I have often felt there is a lack of ceremony in my life, that rites of passage to mark transitions are missing. Difficult events exert their crushing weight without the emotional release some kind of ritual might have provided, and the procession of years moves forward without pause or punctuation. I was therefore especially intrigued when a friend invited me to go with him for a hike that would mark his symbolic entry into elder-hood. We would be accompanied by three other companions, one of them a wise and gentle Chumash elder who would serve as our guide. But whether it involved a ceremony or not, an opportunity to walk in the backcountry with people who know where they are going sounded wonderful to me, and yes is what I said.
It was a long drive and we started out early, winding along mountain roads to a campground at the edge of a wilderness area where we met our Chumash guide. We walked along a gently rising trail through oak woodland, stands of pine and fir trees, and fragrant chaparral. Along the way were thickets of vibrant green grass and bursts of colorful wildflowers, and we soon descended into a sandy creek bed, which we followed for some time. The wonders of the wilderness unfolded before us, and every now and then our guide would stop to call our attention to a shift of environment and a different and palpable energy field, instructing us to acknowledge it and to enter with a spirit of attentiveness and gratitude.
Occasionally he paused to adjust the leg brace he was wearing to support his dodgy knee, but these too were teachable moments. “Getting older slows us down,” he said, “but when we slow down, we notice things. That’s one of the gifts of being an elder…we are allowed to slow down and notice. And when we notice, we acknowledge the spirits. We say thank you. We approach with the right attitude: humble, appreciative, and mindful.”
He further explained that it is our responsibility as elders to become the best versions of ourselves that we can be. We must be good examples to others, and we must pass along what we have learned. One of the perks, apparently, is that elders have the right to scold. But scolding is not just venting and expressing disapproval; it is a means of correcting and teaching. We should make it count.
Also, “cherished ancestral wounds” do not justify bad behavior. That’s the phrase he used, and I like it, because I think we all have wounds we sort of cherish rather than heal, and we masochistically dwell on them when we should be moving on. Forgiveness is the remedy, including forgiveness of self, although this certainly isn’t easy to implement.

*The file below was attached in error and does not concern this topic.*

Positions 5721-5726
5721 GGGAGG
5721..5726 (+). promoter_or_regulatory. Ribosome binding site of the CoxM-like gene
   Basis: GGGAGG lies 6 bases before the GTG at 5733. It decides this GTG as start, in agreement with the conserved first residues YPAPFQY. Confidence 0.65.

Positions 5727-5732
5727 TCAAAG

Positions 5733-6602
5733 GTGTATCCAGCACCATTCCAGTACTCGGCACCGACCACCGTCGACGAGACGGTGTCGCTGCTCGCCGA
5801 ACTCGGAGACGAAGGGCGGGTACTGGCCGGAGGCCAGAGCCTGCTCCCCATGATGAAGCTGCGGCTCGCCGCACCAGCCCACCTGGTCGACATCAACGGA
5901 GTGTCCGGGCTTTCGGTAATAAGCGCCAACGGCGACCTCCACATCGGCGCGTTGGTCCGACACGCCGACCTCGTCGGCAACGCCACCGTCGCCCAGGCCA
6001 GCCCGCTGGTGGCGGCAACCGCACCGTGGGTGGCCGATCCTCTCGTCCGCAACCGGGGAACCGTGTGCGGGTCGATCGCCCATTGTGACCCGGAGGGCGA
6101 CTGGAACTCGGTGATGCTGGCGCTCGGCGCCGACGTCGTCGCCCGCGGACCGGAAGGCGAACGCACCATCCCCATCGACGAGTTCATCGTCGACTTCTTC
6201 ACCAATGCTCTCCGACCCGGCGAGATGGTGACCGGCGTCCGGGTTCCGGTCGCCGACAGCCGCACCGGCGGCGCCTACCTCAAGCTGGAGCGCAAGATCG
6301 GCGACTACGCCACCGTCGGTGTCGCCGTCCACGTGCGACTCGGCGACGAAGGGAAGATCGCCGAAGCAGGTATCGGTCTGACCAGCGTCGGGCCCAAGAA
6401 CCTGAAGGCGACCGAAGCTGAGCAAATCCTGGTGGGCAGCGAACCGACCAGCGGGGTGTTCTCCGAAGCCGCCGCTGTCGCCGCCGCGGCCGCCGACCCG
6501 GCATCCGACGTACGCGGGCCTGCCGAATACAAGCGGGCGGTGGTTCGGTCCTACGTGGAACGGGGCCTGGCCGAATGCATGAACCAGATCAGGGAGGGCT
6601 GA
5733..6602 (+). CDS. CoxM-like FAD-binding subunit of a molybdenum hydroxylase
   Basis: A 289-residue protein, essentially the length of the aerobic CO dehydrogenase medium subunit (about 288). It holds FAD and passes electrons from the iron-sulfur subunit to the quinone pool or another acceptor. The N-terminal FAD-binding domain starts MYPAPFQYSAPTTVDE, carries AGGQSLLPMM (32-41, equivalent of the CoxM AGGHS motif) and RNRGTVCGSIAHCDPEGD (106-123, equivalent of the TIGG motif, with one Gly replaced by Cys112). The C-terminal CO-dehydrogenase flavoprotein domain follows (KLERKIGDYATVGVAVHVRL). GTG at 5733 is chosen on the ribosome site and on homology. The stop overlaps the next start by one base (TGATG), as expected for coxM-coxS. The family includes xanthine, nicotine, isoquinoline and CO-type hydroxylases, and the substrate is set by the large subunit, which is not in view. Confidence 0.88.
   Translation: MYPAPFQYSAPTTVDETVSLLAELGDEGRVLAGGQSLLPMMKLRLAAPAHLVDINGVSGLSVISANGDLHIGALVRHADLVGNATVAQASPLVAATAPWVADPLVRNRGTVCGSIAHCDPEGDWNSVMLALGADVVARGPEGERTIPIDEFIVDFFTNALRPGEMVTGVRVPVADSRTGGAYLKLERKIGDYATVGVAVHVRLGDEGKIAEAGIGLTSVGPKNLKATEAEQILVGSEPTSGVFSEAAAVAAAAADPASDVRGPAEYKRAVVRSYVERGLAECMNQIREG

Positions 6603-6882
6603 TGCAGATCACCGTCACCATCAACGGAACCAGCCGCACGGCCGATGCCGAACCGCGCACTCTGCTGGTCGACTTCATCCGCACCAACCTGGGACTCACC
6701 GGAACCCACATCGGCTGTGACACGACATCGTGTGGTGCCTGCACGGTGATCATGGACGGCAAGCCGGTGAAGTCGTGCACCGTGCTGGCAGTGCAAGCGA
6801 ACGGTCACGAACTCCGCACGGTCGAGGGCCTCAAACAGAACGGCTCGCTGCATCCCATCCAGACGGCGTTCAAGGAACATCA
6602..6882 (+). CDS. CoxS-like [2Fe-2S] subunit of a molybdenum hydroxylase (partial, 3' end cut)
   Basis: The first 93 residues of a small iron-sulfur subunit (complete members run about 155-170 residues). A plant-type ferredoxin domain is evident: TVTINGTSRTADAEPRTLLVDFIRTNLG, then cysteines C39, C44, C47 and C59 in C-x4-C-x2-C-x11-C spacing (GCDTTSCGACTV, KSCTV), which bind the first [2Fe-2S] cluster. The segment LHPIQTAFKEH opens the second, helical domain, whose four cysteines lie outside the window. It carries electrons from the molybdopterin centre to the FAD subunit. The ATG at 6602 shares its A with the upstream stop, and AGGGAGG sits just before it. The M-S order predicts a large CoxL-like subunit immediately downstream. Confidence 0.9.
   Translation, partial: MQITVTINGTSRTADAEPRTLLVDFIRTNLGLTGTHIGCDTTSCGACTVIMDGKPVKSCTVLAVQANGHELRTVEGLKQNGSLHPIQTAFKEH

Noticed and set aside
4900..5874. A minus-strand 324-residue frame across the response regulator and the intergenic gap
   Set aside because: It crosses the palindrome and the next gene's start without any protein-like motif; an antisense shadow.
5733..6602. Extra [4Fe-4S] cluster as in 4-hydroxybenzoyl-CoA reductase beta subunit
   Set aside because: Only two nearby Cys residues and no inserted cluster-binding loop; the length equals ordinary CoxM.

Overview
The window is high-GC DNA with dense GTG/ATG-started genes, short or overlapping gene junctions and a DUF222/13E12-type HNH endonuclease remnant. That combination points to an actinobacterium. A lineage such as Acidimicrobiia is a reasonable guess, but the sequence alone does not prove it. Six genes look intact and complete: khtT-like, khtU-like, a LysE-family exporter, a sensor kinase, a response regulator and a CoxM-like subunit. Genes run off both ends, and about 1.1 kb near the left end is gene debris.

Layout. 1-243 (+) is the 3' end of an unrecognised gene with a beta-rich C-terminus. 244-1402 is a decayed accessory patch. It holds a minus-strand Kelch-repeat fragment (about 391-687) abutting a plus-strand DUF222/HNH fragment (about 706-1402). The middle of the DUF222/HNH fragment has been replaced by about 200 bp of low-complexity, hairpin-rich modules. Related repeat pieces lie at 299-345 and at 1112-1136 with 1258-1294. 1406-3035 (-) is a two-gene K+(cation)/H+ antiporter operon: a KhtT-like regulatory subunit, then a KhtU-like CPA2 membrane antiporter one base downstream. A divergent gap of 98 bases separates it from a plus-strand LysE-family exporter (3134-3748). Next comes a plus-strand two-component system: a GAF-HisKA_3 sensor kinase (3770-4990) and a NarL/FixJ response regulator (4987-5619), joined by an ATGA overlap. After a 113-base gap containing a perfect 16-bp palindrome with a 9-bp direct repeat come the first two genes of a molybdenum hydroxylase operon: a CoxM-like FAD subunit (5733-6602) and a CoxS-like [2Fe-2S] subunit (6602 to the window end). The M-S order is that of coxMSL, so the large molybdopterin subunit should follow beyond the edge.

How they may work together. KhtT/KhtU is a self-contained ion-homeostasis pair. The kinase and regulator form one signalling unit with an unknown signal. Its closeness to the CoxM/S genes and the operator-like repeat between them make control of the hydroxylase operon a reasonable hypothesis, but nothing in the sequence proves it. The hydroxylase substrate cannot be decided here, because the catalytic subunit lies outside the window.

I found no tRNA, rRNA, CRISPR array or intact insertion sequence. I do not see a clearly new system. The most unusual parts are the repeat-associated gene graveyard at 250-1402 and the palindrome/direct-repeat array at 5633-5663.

It happened to be Good Friday, which someone mentioned in passing. “It sure is a good Friday,” said our guide. He had some thoughts about the Catholic church, too: “There’s an emphasis on the birth of Christ, the death of Christ, and the resurrection of Christ, but not enough on the life of Christ, on really what it means to live a life of genuine kindness, forgiveness, and love.” And here we were, surrounded by beauty in the church of the outdoors, and this was our sermon for the day. Forgiveness again. And love.
“Everyone needs to feel that they have a purpose,” he added. “And everyone does have a purpose, but they don’t always see it. One of the best things we can do for someone is to help them find their purpose.” He told us a story (one of many stories he shared along the way) about how he had helped bring peace of mind to a hardcore criminal regretfully nearing the end of his days by showing the man that his life had not been wasted, that in fact he had provided the crucial service of being a bad example to others.
“Everything in the universe has its purpose,” he continued. “Every insect, every pebble, every snowflake…and each is part of the greater whole. All things are connected. We belong t0 this vast and wondrous universe, and it belongs to us.”
“We must recognize the immensity of our being,” he said. The immensity of it. (It’s a concept I am still pondering.)
He spoke too of his belief that we are at a hopeful moment in time, a hugely transformative moment. Opportunities exist that we could not have imagined. Changes are even now happening, good ones. And why not? I allowed his lofty optimism to displace my usual anxiety for the time being.
We walked further. We stopped at a bush of white sage, touched its leaves, smelled its aroma on our fingertips, said thank you, and continued. Sometimes there were fragments of conversation in the air, sometimes just the sound of our steps on good ground.
I heard a canyon wren. We saw a hummingbird darting about the flowers, a dragonfly hovering near, butterflies and red-tail hawks, the distinctive paw prints of a mountain lion, and bees setting their example of cooperative industry for the common good, just by bee-ing.
At a few special points our guide gathered us together. “This is a portal,” he said. “Can you sense it?” And indeed we did, for the world at these junctures subtly transformed itself, humming and vibrating at a deeper level, shining more brightly, revealing itself in spellbinding clarity and detail.